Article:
Instances of artificial intelligence equip medicinal chemistry with innovative tools for molecular design and lead discovery. Here we describe a deep recurrent neural network for de novo design of new chemical entities that are inspired by pharmacologically active natural products. Natural product characteristics are incorporated into a deep neural network that has been trained on synthetic low molecular weight compounds. This machine-learning model successfully generates readily synthesizable mimetics of the natural product templates. Synthesis and in vitro pharmacological characterization of four de novo designed mimetics of retinoid X receptor modulating natural products confirms isofunctional activity of two computer-generated molecules. These results positively advocate generative neural networks for natural-product-inspired drug discovery, reveal both opportunities and certain limitations of the current approach, and point to potential future developments.
Drug discovery progressively employs natural products with defined bioactivities as starting points for medicinal-chemistry-driven molecule optimization1,2. Bioactive natural products are considered potentially superior to small molecules of purely synthetic origin in terms of their unique geometries and scaffolds3. However, the synthesis of structurally intricate natural products may be challenging, rendering structure-activity relationship studies elaborate tasks. The computer-assisted de novo design of natural product mimetics offers a viable strategy to reduce synthetic efforts and obtain natural-product-inspired bioactive small molecules. This strategy has already led to the discovery of various innovative natural product mimetics4. Nevertheless, the current computational de novo design methods for generating natural-product-inspired small molecules suffer from several limitations, in particular unsatisfactory scoring of biological activities5,6.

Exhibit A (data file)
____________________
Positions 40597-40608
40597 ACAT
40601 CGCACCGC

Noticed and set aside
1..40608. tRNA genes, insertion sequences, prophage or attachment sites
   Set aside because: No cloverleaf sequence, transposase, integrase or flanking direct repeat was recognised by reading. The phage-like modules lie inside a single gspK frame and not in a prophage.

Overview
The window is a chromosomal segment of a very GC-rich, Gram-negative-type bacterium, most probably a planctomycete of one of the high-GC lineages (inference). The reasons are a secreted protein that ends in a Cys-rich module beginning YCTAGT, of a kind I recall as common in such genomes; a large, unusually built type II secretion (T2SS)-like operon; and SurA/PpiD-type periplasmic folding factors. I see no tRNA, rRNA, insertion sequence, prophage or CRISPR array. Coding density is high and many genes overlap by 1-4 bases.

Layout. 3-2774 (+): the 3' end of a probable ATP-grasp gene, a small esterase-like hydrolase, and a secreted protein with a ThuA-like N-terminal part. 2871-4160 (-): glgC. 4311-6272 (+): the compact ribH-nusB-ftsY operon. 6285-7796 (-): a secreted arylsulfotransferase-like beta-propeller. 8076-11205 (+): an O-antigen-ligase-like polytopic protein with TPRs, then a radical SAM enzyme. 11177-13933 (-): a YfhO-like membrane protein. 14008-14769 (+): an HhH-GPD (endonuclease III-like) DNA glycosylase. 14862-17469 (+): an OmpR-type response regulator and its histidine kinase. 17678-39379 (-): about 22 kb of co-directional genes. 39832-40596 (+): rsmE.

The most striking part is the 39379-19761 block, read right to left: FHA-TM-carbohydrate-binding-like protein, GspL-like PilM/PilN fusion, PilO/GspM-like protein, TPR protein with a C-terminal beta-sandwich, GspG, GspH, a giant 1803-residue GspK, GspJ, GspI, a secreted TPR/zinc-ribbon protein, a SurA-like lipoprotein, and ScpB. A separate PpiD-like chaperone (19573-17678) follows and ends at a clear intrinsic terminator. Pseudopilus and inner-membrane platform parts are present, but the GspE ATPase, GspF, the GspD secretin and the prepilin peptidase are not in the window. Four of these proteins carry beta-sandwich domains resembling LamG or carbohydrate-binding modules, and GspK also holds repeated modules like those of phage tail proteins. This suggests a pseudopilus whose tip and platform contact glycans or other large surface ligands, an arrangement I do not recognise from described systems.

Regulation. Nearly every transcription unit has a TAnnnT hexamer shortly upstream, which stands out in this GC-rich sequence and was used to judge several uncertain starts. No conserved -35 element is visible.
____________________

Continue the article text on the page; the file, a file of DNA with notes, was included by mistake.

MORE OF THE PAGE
Contemporary applications of domain-specific artificial intelligence (AI) are currently permeating early drug discovery, including de novo design5,7. Recently, we have successfully employed generative AI for the computer-based design of fatty acid mimetics8 to obtain novel chemotypes of retinoid X receptor (RXR)9 and peroxisome proliferator-activated receptor (PPAR)10 modulators11. Specifically, we developed a deep recurrent neural network (RNN) model with long short-term memory (LSTM) cells12 for de novo ligand generation. This ligand-based design approach requires only a small set of known bioactive template structures to implicitly capture relevant structural features for the target(s) of interest. In this present study, we prospectively expand the application of the method to the computational design of novel bioactive mimetics of natural products with RXR modulating activities.